Author: Sue Hill

Ni Fan Wins Graduate Merit Award at LSTI Forum

Ni Fan
Ni Fan

LSTI 1st Annual Research Forum a Success

The First Annual Research Forum sponsored by the Life Science and Technology Institute was held Sept. 24 and 25. Twenty-seven graduate and undergraduate students conducting research in life science, biotechnology, human health and related areas presented posters.

Among the Graduate Merit Award winners was:

Ni Fan (Chem)—”Glycan-Dependent Mutual and Reversible Sequestration,” Advisor: Dam

Read more at Tech Today. View the photo gallery “Life Sciences at Michigan Tech.”

More participants from the Department of Chemistry:

LSTI 2015LSTI 2015LSTI 2015LSTI 2015


Valenzano on Research Funding Tour

NSFGroup Faculty Visit to Washington, DC

For the past five years, Michigan Tech deans and the vice president for research have sponsored a group visit to Washington, D.C. for early-career research faculty. To date, 70 Michigan Tech faculty and administrators have participated.

Trip participant, Loredana Valenzano shared these comments about the trip:

“What I enjoyed most was having the feeling that, indeed, PDs [program directors] and POs [program officers] are there to help, and to provide valuable guidance especially to those of us who are trying to build a career in the STEM in times where funding is decreasing and the competition is high. The availability to talk and somehow the capability to alleviate frustrations and anxieties which the people we had the chance to interact with provided, was a pleasant and encouraging revelation. I believe that having the occasion to see with our own eyes how the big machine on the East Coast works is absolutely a key aspect to shoot for success.”

Read more at Tech Today.


Sarah Green Quoted by ThinkProgress

UQx Climate Science DenialProfessor of Chemistry Sarah Green was quoted by ThinkProgress about her contributions to the edX on-line course “Making Sense of Climate Science Denial.”

The edX course, offered by the University of Queensland, Australia, concerns theories of climate science denial, including myths, psychological and social drivers, and the influence of climate denial on public perceptions of climate change.

Green was quoted in the ThinkProgress Climate Progress article “The Massive New Online Course That Every Climate Science Denier Should Be Very Afraid Of,” stating that “educating people about facts is not sufficient.” Green, who contributed four lectures to the course, said this is especially the case when political or industry groups can “bamboozle them” with easily digestible “pseudo-facts.”

edX courses are MOOCs, or massive open online courses. “Making Sense of Climate Science Denial” is a free 7-week course taught by 13 instructors.


Chemistry-themed Student Research Symposium at NMU, April 11, 2015

The Upper Peninsula Section of the American Chemical Society is now soliciting abstract submissions for the Student Research Symposium, which will be held at NMU’s New Science Facility in Marquette on Saturday, April 11, 2015.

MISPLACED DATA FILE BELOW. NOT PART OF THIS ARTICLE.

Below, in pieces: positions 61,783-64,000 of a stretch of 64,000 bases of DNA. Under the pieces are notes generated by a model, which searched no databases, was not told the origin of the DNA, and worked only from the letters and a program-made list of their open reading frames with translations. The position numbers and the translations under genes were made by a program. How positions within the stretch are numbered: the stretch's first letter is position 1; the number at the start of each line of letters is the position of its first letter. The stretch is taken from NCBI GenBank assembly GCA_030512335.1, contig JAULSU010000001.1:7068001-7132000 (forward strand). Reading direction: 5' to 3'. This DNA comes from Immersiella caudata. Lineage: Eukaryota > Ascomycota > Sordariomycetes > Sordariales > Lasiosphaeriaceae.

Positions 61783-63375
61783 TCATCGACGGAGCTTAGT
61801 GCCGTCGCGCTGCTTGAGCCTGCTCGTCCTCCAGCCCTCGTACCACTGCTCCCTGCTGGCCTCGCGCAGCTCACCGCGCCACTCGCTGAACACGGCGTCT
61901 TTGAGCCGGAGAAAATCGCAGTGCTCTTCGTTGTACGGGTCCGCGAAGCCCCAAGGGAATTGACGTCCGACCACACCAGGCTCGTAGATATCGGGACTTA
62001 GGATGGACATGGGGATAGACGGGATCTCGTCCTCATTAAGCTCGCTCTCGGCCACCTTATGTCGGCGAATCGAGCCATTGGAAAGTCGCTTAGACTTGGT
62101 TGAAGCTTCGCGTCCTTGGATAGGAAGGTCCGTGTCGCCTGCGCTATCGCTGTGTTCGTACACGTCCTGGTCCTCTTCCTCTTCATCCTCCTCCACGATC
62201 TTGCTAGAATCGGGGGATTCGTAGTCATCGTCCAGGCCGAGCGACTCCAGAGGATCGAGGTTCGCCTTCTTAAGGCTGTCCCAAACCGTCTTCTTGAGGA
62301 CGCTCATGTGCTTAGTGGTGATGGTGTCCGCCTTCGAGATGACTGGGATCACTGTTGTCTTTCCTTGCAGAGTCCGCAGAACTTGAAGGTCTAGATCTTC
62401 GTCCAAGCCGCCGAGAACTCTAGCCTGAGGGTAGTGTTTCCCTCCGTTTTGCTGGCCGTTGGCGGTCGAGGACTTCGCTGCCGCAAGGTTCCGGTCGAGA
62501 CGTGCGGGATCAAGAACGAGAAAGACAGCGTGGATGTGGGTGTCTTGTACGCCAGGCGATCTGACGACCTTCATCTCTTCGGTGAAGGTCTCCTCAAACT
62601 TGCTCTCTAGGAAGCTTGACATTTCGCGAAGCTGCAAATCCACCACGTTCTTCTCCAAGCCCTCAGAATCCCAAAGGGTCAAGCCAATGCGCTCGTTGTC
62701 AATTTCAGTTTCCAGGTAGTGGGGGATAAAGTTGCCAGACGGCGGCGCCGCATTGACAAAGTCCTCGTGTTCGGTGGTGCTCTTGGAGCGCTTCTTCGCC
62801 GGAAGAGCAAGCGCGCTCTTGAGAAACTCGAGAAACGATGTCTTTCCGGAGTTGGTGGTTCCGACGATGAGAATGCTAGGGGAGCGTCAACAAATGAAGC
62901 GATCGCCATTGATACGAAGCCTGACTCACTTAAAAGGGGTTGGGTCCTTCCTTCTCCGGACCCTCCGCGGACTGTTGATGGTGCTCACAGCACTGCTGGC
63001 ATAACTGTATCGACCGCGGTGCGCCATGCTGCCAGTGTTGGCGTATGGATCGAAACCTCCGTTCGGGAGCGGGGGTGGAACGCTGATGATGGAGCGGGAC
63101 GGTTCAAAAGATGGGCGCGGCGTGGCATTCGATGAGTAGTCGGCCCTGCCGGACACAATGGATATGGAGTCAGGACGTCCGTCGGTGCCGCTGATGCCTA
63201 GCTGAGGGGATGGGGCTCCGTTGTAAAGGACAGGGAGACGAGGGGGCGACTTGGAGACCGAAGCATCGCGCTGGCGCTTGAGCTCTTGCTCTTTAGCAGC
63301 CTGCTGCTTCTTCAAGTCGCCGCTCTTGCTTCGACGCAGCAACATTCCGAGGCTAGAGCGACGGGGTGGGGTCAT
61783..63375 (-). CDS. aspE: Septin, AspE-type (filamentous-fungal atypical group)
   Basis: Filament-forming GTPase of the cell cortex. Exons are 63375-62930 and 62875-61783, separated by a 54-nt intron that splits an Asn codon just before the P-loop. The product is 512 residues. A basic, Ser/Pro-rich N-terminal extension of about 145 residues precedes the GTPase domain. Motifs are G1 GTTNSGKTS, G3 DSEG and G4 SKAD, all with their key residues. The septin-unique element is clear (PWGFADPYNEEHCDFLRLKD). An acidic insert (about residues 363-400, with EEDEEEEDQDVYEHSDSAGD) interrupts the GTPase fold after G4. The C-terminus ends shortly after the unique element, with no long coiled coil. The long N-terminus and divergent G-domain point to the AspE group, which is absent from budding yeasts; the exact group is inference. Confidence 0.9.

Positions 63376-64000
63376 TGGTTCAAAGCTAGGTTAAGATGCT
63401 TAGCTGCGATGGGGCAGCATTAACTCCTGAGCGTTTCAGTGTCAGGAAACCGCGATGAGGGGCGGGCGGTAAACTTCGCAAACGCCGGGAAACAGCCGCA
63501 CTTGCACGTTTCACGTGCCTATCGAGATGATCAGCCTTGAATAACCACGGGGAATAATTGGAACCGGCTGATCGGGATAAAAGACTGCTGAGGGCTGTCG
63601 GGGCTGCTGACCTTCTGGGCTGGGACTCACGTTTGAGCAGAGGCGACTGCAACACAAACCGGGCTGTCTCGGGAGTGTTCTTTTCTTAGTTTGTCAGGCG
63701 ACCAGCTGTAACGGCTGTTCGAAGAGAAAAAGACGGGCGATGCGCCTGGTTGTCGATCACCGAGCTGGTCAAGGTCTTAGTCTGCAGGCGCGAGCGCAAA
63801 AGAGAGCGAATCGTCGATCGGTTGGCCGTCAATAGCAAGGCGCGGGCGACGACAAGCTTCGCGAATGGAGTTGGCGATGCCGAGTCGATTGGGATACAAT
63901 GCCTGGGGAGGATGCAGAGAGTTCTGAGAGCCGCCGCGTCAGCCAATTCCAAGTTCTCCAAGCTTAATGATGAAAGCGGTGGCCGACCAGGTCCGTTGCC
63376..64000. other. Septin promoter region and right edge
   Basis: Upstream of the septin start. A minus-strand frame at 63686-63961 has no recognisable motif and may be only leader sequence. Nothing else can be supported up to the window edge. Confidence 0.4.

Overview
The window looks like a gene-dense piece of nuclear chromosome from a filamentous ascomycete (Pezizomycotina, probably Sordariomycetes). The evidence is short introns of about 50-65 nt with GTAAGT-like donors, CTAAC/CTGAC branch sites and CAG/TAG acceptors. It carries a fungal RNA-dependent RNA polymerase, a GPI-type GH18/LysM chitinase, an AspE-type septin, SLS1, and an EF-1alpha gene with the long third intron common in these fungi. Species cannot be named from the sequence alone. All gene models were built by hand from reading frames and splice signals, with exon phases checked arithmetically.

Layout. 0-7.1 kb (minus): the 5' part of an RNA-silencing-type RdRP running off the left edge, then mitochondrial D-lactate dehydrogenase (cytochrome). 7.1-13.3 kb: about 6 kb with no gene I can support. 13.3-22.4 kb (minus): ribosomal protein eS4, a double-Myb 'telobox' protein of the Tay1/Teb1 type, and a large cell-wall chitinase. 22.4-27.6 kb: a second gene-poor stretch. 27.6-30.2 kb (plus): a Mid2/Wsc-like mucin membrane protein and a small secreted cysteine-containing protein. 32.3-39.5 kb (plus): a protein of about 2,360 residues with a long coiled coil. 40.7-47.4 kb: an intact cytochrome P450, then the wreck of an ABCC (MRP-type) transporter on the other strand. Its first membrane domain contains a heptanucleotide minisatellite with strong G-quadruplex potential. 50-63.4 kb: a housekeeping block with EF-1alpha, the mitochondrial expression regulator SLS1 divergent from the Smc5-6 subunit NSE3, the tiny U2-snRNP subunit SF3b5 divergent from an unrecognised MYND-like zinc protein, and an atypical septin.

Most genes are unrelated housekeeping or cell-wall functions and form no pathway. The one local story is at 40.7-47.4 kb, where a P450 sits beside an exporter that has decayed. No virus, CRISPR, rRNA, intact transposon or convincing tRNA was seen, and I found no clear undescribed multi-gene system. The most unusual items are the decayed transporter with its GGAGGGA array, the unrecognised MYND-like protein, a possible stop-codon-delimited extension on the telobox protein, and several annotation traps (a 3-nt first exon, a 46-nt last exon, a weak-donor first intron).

The purpose of the event is to provide a venue for students to present their research in chemistry, chemical engineering and related fields. This symposium will be an excellent opportunity for students, faculty and the community at large to learn about the interesting research being conducted in the UP. This year the initiative will see the participation of presenters from schools within the Northeast Wisconsin local section.

Poster abstracts can be submitted online. The deadline for abstract submission is March 15. There is no registration fee.

Cash awards to the best posters will be given, and every participant will receive a gift from the UP local section.

Questions should be directed to Loredana Valenzano (lvalenza@mtu.edu), UPLS 2015 Chair.

From Tech Today.


Chemistry in Michigan Tech News

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Molecular characterization of atmospheric organic matter in biogenic secondary organic aerosol, ambient aerosol and clouds

Chemistry Seminar
Tuesday, September 23, 2014
EERC 314

Molecular characterization of atmospheric organic matter in biogenic secondary organic aerosol, ambient aerosol and clouds

Ms Yunzhu Zhao
(Advisor: Dr. Lynn Mazzoleni)
Doctoral Candidate
Department of Chemistry
Michigan Technological University

ABSTRACT

Atmospheric aerosol affects the Earth’s energy budget, reduces visibility and influences human health. The organic composition of aerosol is quite complex and continuously evolves through various atmospheric processes. To gain a deeper understanding of the molecular composition of atmospheric organic matter (AOM), chamber-generated biogenic secondary organic aerosol (SOA), ambient aerosol and cloud water samples were studied. Ultrahigh resolution Fourier Transform Ion Cyclotron Resonance Mass Spectrometry was used to provide detailed molecular characterization of the atmospheric samples. Due to the extremely high mass resolution and mass accuracy, thousands of individual molecular formulas were identified in all of the samples studied. Multivariate statistical analysis methods were evaluated to compare the similarities and differences of the sample compositions. The molecular characterization of biogenic SOA, ambient aerosol and clouds will be discussed. This study of the three types of atmospheric samples helps to understand the composition of AOM with respect to atmospheric processes.